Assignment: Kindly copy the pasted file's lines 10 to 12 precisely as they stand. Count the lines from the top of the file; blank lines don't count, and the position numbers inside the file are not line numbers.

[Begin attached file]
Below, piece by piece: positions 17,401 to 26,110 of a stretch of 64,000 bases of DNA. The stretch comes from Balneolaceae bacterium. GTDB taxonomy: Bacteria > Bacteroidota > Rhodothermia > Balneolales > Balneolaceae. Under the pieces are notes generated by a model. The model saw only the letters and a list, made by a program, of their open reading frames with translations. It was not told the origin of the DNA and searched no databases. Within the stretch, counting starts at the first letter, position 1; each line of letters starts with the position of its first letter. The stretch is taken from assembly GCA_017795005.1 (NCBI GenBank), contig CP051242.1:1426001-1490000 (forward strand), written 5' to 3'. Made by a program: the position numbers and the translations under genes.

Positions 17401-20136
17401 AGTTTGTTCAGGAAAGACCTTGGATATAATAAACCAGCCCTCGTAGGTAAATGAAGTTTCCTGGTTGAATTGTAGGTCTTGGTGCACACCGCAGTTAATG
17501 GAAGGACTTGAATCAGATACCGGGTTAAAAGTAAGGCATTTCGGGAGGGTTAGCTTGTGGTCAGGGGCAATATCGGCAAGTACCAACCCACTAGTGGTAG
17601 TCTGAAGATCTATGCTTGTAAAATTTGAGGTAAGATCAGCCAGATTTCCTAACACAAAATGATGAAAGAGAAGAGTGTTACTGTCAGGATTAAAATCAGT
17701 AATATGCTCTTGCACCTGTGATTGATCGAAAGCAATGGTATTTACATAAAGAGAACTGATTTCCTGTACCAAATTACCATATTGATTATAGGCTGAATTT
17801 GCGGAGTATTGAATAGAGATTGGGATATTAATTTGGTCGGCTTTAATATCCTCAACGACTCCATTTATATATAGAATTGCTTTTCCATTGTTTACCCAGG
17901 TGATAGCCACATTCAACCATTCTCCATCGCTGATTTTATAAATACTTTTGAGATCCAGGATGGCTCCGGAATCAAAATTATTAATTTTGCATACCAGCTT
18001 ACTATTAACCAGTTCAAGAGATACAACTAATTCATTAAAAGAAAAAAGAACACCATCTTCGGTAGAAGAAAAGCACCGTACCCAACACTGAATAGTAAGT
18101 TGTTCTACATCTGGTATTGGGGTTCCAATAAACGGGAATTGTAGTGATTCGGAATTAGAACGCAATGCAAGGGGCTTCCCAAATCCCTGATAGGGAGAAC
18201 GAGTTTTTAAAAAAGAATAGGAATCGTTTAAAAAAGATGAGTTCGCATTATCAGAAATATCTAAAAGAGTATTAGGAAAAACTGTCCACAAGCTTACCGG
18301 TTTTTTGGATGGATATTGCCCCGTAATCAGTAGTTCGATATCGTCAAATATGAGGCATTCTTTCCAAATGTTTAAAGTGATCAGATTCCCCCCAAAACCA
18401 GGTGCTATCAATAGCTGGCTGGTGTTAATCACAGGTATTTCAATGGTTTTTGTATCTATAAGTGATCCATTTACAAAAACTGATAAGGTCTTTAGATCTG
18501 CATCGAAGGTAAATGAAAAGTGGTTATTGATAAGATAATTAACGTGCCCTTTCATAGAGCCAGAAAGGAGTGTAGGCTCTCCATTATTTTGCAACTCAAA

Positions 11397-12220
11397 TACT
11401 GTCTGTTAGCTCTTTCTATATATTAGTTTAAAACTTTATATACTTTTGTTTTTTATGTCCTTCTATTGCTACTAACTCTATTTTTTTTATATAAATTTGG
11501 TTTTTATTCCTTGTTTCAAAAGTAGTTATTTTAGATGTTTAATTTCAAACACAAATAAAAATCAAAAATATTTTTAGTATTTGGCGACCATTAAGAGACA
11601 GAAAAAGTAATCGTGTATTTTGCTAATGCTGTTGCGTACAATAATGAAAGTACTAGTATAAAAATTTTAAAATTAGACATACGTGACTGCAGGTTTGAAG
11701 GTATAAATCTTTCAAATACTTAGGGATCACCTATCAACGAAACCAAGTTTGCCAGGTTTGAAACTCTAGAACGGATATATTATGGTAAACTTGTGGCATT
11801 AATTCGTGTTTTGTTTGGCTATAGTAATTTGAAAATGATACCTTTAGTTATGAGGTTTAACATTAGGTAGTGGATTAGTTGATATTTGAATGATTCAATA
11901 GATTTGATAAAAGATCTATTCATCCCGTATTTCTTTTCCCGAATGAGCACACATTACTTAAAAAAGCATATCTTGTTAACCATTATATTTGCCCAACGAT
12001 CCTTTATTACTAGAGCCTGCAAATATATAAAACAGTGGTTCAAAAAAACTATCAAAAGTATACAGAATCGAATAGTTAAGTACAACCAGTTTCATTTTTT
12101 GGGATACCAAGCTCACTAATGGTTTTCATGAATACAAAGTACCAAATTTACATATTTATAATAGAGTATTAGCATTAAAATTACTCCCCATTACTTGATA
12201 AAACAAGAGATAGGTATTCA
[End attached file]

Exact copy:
18101 TGTTCTACATCTGGTATTGGGGTTCCAATAAACGGGAATTGTAGTGATTCGGAATTAGAACGCAATGCAAGGGGCTTCCCAAATCCCTGATAGGGAGAAC
18201 GAGTTTTTAAAAAAGAATAGGAATCGTTTAAAAAAGATGAGTTCGCATTATCAGAAATATCTAAAAGAGTATTAGGAAAAACTGTCCACAAGCTTACCGG
18301 TTTTTTGGATGGATATTGCCCCGTAATCAGTAGTTCGATATCGTCAAATATGAGGCATTCTTTCCAAATGTTTAAAGTGATCAGATTCCCCCCAAAACCA